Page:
I thought the season was over -- the season of pulling people out of the river at my campground. But a rear-wheel-drive Ford Transit van got stuck just after its drive-wheels hit the water. It's true that he chose the wrong place to cross.
Remembering what I learned from experimenting with a Nissan NV van a couple years ago, I told him to turn off the traction control switch on the dashboard. Naturally he had no notion what that meant. But he finally found the switch. By turning off that switch, the traction control system was supposed to surrender its capability to throttle back/down the engine when a wheel starts slipping. Still, it was supposed to apply the brake to the slipping wheel, thereby imitating a limited-slip differential.
But that isn't what happened in practice, with the Ford Transit van in the river, where one wheel still slipped, while the other was completely stationary -- just the malaise of an open differential, in olden times. All this occurred in reverse gear.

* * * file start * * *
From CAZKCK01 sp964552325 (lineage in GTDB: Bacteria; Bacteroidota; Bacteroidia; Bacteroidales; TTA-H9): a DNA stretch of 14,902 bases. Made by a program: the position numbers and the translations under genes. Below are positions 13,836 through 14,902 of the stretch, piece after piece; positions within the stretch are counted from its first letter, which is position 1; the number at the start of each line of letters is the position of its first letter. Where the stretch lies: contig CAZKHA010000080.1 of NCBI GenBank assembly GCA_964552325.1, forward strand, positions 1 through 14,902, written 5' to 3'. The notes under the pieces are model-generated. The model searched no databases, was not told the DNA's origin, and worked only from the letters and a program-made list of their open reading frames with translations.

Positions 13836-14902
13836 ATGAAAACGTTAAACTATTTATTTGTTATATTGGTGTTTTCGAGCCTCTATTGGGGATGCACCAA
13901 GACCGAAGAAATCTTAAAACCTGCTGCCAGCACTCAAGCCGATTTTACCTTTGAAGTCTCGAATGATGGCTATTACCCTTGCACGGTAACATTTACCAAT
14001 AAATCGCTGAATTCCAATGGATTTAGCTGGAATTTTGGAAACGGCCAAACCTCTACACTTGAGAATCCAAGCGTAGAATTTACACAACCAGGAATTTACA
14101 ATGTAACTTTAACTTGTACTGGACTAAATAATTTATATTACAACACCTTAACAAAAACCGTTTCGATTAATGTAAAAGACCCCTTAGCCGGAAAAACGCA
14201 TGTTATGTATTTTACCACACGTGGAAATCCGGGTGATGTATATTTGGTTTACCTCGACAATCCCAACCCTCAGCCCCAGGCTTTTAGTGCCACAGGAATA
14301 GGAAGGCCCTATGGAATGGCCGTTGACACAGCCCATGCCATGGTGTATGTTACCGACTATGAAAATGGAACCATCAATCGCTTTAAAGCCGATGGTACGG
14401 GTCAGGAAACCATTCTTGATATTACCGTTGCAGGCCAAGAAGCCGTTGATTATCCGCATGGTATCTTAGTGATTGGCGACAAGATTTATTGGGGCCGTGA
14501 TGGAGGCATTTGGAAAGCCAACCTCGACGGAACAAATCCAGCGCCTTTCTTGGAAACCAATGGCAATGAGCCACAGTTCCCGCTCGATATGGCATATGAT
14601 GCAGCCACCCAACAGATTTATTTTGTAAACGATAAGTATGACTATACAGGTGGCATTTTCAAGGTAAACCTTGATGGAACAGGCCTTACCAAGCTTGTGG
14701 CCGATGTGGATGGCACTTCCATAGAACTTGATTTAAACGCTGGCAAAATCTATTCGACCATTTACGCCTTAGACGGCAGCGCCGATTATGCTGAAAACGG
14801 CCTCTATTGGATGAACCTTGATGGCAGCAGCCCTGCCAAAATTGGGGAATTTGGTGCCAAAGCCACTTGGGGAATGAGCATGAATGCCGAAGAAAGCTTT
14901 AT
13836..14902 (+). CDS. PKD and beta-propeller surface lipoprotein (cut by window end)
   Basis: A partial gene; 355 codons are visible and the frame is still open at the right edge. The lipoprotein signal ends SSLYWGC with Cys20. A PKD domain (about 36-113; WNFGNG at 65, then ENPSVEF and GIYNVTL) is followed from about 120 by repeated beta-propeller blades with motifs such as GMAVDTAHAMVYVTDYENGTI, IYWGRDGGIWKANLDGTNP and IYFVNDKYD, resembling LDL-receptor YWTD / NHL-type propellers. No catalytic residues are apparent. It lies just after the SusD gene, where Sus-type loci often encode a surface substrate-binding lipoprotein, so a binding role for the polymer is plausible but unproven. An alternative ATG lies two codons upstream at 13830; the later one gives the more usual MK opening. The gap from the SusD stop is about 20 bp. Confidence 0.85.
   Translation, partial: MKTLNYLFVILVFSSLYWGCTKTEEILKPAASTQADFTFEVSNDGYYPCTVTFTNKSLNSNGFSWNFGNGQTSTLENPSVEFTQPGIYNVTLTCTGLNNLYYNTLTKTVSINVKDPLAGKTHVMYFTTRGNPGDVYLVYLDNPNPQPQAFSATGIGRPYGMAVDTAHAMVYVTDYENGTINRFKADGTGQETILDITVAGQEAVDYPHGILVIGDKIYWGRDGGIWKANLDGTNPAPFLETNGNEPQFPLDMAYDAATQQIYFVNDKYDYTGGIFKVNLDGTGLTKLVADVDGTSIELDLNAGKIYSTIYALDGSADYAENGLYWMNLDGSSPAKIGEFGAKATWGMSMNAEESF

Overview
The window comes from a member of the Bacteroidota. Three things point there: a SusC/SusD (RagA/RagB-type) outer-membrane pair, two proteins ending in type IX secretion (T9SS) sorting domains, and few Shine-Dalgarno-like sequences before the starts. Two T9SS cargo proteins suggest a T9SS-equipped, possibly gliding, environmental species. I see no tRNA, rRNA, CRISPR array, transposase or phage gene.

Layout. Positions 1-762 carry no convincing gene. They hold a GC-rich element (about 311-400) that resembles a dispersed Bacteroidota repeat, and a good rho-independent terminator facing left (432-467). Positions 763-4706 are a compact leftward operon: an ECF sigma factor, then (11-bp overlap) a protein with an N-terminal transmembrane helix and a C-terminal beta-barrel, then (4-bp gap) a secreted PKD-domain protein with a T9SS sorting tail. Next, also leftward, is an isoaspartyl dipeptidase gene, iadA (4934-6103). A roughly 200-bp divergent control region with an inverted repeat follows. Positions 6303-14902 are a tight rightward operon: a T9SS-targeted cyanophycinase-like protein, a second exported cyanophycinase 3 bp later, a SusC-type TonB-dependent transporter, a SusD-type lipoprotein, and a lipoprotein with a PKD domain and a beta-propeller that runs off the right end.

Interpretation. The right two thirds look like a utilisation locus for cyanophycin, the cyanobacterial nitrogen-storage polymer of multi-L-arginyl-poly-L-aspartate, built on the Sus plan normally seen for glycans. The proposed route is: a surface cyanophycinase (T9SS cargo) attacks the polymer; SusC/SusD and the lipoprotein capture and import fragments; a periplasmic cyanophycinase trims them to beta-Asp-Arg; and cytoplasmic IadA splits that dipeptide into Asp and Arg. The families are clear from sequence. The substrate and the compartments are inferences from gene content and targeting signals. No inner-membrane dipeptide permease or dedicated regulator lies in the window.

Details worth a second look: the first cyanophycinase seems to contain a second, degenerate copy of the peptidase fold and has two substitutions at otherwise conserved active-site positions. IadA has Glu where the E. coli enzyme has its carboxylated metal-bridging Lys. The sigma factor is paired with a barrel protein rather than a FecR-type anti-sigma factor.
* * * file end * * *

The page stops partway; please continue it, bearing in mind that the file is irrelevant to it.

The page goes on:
Then I had the driver turn the traction control system back on. No difference. But the tow vehicle, a Toyota 4Runner, and several men kept working on it, until they succeeded in backing the Texan (naturally!) out of the drink.
I guess I need to study the owner's manual for the Ford Transit van. So far, it would appear that their traction control system was completely inoperative or useless, at least in reverse gear.
This was disappointing. Unaccustomed as I am to being a cheapskate and trying to beat the System, I used to scheme about buying an unpopular and inexpensive two-wheel-drive pickup truck or van as my next tow vehicle, and then hope for modern traction control systems to overcome the "one wheel slipping" syndrome. That appears to be a false hope.